As early as yesterday, the following phrasing was included in the Montana State Laws:
"Sexual abuse" means the commission of sexual assault, sexual intercourse without consent, indecent exposure, deviate sexual conduct, sexual abuse, ritual abuse of a minor, or incest... "Earlier today, Montana Governor Steve Bullock (D) signed Senate Bill 107 into law, officially striking the outrageous bold text from Montana Law.
"Deviate sexual relations" means sexual contact or sexual intercourse between two persons of the same sex or any form of sexual intercourse with an animal."
Learn more about the story of this bills considerable adventures beneath the orange heart with frills.
The language being struck from the books is some of the oldest in Montana's legal history. The punishment for breaking these laws is a fine of up to $50,000 and up to 10 years in prison. Until today, on the books in Montana it was a felony to be gay. It was only in 1997 that the Montana Supreme Court ruled it unconstitutional, and for the next 16 years human rights groups have been rightfully trying to remove the offending language. We came close two years ago, when a similar bill passed the Senate only to die in the Republican controlled house.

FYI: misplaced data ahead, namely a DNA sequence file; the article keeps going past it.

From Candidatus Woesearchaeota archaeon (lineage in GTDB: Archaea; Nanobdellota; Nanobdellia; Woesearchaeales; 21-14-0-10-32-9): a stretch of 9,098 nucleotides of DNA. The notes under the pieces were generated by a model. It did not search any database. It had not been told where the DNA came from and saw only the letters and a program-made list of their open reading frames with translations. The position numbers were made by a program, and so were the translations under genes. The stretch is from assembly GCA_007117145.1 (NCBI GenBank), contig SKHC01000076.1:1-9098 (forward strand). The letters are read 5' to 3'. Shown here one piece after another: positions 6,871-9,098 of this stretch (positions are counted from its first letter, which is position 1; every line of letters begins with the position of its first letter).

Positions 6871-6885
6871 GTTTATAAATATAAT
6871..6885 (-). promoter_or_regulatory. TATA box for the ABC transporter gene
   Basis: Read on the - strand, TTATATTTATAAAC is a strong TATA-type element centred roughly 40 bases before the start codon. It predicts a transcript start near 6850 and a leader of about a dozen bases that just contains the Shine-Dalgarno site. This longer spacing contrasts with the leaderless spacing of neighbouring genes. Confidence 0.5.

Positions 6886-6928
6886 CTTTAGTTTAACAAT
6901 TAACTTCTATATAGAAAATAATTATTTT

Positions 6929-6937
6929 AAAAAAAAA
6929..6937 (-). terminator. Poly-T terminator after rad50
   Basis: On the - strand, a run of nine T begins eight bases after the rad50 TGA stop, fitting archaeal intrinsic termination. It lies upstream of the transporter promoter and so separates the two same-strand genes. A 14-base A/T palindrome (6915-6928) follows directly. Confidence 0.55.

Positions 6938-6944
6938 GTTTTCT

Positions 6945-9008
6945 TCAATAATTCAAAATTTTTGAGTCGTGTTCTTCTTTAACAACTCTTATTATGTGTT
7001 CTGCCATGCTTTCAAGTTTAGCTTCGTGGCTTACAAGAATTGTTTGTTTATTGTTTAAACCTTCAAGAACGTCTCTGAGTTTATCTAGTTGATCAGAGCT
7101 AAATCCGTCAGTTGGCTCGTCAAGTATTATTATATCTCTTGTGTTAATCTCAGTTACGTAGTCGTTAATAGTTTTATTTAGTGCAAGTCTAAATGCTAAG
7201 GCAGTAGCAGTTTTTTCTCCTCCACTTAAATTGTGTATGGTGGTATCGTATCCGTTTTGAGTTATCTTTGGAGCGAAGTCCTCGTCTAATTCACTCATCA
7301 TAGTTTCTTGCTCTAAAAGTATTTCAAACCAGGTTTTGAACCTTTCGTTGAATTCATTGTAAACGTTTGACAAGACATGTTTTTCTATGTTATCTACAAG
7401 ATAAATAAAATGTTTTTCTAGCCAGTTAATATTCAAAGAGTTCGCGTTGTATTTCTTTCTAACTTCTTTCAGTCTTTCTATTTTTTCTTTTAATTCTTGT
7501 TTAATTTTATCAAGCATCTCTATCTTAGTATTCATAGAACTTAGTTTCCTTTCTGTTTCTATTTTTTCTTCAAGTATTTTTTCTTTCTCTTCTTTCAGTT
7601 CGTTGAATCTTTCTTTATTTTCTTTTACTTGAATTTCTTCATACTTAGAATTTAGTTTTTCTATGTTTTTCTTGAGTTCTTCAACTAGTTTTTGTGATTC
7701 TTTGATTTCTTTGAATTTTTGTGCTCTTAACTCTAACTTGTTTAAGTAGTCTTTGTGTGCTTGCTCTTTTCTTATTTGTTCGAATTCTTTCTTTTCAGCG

It wasn't until just over a year ago that the Montana Republican Party removed from its platform the fact that it wishes to make homosexual acts illegal.
Senator Tom Facey's Senate Bill 107 passed both House and Senate by a wide margin this year, though a considerable number of Republicans still voted against it. Worth mentioning are Freshman Republican Senator Nicholas Schwaderer, who co-sponsored the bill, and Republican Duane Ankney (who represents my home county, and has for some time, despite my best volunteerism efforts) who spoke passionately in favor of the bill, spurred perhaps by his daughter, a lesbian. He urged the people of Montana to remember that we are "all equal under God's eye" and to strike down the text, calling the law an embarrassment to the good people of Montana.
I recognize these individuals because they were willing to be different from their Republican comrades. They were willing to stick their neck out in support of something that doesn't necessarily have the full support of their party. They were willing to do what is right, rather than what they are expected to do. Will I vote against Duane Ankney the next time he runs for office? Absolutely. The man is a Republican, and a fairly right-wing one. But will I do it with slightly more respect for the man? Yes, yes I will. Even if it took his own daughter being the one discriminated against for him to get it, the man still managed to see the light.
I end this with a quote from Senator Tom Facey, and what has become the mantra of this bill: "Words do matter." It makes no difference that this law stopped being enforced well before 1997, nor that post-1997 it was unconstitutional. The fact that the Republican Party stood firm for sixteen years desperately fighting efforts to remove this horrifying language and sentiment from Montana Law is truly disgusting.